At this year’s Emmys, one of host Jimmy Kimmel’s big jokes was to hand out peanut butter and jelly sandwiches to the audience. Sounds great, right? Except that it was accompanied with a quick quip, "I know these award shows are long and you haven't eaten since Labor Day." The joke being that it is common knowledge that celebrities do not eat. Even if we look past the dangerous misconception of how eating disorders operate (i.e. the idea that re-feeding along will solve what is a complex psychological, physical, and emotional disorder), even if we forgive Kimmel’s delivery, jokes like this are cheap and unoriginal.
Navigating the road to recovery from an eating disorder is no easy path, never mind taking into account the world around us. Daily we are exposed to images that could be potentially triggering to someone who has experience within the realm of eating disorders, and no other industry is quite as rampant as the fitness and diet world.
Question: My girlfriend is struggling with Anorexia and I just don’t know how to support her. Can you offer some advice for loved ones?
Answer: Having a loved one struggle with an eating disorder is an incredible challenge – not only do you feel like you have to witness their struggle but you too can end up feeling helpless to the disorder that is running your loved ones life (and therefore sometimes your own life as well).
Question: Our child’s eating disorder affects our whole family. How do I ensure that it doesn’t take too much attention away from our other children?
Answer: Eating disorders are all consuming disorders and have an impact on everyone who is connected to the person suffering.
In the depths of my eating disorder, I couldn’t imagine life without it. It was my lifeline, my constant companion. The first program I entered was on outpatient one at the request of my doctor and I reluctantly attended to make the people in my life happy. I said what I had to, to get through appointments and then I went home to my behaviours. My interest in recovering didn’t exist. 10 years later, with a deep desire to recover, I was still playing the same game. Attending appointments, crying about why nothing ever changed, and going home to my behaviours. My passive approach to recovery left me stuck, unable to move forward but too afraid to face the unknown.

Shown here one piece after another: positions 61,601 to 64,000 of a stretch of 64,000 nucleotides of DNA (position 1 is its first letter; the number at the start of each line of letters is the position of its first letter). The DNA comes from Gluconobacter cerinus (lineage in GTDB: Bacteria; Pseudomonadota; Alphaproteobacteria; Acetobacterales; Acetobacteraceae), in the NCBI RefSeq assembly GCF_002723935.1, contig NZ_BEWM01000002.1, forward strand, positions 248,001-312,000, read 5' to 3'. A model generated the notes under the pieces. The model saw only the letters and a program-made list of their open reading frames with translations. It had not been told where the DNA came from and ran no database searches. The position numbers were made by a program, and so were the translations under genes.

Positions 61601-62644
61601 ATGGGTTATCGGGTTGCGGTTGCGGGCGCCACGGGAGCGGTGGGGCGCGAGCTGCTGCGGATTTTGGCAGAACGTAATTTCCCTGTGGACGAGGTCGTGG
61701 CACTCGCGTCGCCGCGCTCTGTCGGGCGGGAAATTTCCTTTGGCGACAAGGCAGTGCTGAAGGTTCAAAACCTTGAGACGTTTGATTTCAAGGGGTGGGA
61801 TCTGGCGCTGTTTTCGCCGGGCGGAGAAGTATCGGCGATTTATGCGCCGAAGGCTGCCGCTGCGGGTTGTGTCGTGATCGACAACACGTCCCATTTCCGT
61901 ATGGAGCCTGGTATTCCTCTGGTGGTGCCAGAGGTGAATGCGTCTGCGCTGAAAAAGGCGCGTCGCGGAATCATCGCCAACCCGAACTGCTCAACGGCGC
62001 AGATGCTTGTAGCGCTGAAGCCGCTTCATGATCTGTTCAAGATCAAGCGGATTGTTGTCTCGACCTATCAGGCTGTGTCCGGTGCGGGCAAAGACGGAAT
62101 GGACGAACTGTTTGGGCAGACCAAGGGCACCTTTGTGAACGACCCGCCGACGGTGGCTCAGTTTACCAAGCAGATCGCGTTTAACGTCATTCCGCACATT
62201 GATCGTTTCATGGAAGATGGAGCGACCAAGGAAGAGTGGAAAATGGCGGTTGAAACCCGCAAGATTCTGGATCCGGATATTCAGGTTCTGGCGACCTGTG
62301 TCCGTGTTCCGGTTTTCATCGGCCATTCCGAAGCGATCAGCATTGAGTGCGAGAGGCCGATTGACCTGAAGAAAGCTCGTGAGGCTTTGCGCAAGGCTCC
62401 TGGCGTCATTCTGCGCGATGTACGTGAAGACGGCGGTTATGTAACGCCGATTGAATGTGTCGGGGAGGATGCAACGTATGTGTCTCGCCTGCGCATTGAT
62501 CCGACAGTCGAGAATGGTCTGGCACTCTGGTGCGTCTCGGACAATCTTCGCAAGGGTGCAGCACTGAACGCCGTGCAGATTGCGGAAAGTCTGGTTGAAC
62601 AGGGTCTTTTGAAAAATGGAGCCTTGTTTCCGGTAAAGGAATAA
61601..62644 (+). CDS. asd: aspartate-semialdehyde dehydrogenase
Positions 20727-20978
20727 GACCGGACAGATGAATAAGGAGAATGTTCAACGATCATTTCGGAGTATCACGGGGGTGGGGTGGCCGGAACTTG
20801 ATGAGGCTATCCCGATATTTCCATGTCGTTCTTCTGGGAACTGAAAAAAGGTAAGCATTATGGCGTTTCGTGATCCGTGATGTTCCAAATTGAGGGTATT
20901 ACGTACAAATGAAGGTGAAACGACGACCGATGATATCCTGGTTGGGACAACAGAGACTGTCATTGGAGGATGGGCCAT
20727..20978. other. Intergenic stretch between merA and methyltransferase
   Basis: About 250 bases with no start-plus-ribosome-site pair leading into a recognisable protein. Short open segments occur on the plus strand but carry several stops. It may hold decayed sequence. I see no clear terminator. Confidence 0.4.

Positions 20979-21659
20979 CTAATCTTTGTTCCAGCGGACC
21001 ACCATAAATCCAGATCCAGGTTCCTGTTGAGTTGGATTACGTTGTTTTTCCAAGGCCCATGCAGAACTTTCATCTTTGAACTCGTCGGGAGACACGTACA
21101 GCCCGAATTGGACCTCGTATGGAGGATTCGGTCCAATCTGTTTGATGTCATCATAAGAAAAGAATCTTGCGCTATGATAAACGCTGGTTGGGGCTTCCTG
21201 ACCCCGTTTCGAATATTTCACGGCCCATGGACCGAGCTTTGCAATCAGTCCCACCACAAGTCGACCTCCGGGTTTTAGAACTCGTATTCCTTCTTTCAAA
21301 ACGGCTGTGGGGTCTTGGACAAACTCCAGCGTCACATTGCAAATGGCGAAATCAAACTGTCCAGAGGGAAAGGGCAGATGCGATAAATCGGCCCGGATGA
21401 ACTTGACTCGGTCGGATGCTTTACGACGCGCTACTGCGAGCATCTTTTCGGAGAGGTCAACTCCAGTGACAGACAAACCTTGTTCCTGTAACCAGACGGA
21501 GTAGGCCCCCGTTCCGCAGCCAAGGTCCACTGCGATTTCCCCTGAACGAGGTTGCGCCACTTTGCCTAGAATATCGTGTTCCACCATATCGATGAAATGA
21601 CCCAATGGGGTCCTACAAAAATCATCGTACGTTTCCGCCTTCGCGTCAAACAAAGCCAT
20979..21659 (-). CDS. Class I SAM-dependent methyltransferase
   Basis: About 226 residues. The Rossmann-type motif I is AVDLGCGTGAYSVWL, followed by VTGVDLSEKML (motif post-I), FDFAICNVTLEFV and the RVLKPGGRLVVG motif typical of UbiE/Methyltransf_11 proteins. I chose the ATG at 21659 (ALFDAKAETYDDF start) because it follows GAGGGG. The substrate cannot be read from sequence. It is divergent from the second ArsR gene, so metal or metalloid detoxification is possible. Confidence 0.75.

For the past ten months, I’ve been a counsellor-intern at a college counselling center. To say it was an “education” would be an understatement. Although I’d been attending the same institution as a postgrad student for a number of years, I wasn’t really engaged in student life. It was only once I started hearing the stories and struggles of my on-campus undergraduate clients that I gained terrific (sometimes terrifying) insight into what life outside of my office looked like.
Question: I have been hiding my eating disorder from my friends and family. How do I tell them that I am struggling?
Answer: Before I dive into this I do want to encourage you to acknowledge your own strength and courage. Telling people you love that you are struggling is a really important step towards recovery and I know it takes a lot of courage to be vulnerable and let people in.
One of the most terrifying aspects of eating disorders lies in their ability to convince those struggling that there is nothing wrong with continuing to hold on to the illness. No matter how many stories circulate of heart failure, organ damage, bone loss, and fertility problems – among a myriad of other medical complications – that terrible voice weaves its lies, promising us our case will be different.
June 2nd was the first ever World Eating Disorders Action Day. On one hand, I want to be excited that such an important issue now has its own day, but on the other hand, I cannot bring myself to celebrate quite yet. Although this day will hopefully mean more activism, the fact that eating disorders have become a big enough problem to warrant their own day also means that we are not where we need to be.
A young girl places herself strategically in front of the mirror, sideways, so that the incoming light accentuates the hollow crevices between her ribs. Her frail figure barely stays upright as she sucks deep into her diaphragm, and each protruding segment of her rib cage reminds you of the human skeletal model that hung in front of your biology classroom — limp and lifeless.
I can tell you this right now. My eating disorder never looked like this.